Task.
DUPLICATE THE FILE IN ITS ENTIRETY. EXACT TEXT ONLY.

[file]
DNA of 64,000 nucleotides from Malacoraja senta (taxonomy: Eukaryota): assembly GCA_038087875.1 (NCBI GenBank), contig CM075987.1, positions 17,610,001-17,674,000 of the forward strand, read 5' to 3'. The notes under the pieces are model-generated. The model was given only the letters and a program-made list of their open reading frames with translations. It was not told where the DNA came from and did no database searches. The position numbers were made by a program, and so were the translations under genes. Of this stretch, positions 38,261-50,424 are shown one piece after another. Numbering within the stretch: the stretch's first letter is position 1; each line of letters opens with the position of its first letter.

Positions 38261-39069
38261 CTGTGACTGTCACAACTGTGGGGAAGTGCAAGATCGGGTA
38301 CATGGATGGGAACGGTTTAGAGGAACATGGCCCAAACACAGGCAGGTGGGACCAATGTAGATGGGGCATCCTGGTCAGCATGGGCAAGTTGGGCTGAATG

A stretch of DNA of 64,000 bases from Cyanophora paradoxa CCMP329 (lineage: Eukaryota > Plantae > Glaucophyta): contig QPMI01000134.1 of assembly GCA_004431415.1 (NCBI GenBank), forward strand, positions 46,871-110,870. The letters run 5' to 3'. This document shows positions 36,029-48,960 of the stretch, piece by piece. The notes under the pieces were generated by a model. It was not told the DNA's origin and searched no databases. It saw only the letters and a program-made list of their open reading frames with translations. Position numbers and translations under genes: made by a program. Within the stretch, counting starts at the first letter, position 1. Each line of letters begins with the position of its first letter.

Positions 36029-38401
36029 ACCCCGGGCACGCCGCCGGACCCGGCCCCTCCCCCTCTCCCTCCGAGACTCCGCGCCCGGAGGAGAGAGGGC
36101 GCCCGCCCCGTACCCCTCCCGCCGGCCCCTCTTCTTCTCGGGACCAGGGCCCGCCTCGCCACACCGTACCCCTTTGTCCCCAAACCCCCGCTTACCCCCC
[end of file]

DNA of 64,000 nucleotides from Malacoraja senta (taxonomy: Eukaryota): assembly GCA_038087875.1 (NCBI GenBank), contig CM075987.1, positions 17,610,001-17,674,000 of the forward strand, read 5' to 3'. The notes under the pieces are model-generated. The model was given only the letters and a program-made list of their open reading frames with translations. It was not told where the DNA came from and did no database searches. The position numbers were made by a program, and so were the translations under genes. Of this stretch, positions 38,261-50,424 are shown one piece after another. Numbering within the stretch: the stretch's first letter is position 1; each line of letters opens with the position of its first letter.

Positions 38261-39069
38261 CTGTGACTGTCACAACTGTGGGGAAGTGCAAGATCGGGTA
38301 CATGGATGGGAACGGTTTAGAGGAACATGGCCCAAACACAGGCAGGTGGGACCAATGTAGATGGGGCATCCTGGTCAGCATGGGCAAGTTGGGCTGAATG

A stretch of DNA of 64,000 bases from Cyanophora paradoxa CCMP329 (lineage: Eukaryota > Plantae > Glaucophyta): contig QPMI01000134.1 of assembly GCA_004431415.1 (NCBI GenBank), forward strand, positions 46,871-110,870. The letters run 5' to 3'. This document shows positions 36,029-48,960 of the stretch, piece by piece. The notes under the pieces were generated by a model. It was not told the DNA's origin and searched no databases. It saw only the letters and a program-made list of their open reading frames with translations. Position numbers and translations under genes: made by a program. Within the stretch, counting starts at the first letter, position 1. Each line of letters begins with the position of its first letter.

Positions 36029-38401
36029 ACCCCGGGCACGCCGCCGGACCCGGCCCCTCCCCCTCTCCCTCCGAGACTCCGCGCCCGGAGGAGAGAGGGC
36101 GCCCGCCCCGTACCCCTCCCGCCGGCCCCTCTTCTTCTCGGGACCAGGGCCCGCCTCGCCACACCGTACCCCTTTGTCCCCAAACCCCCGCTTACCCCCC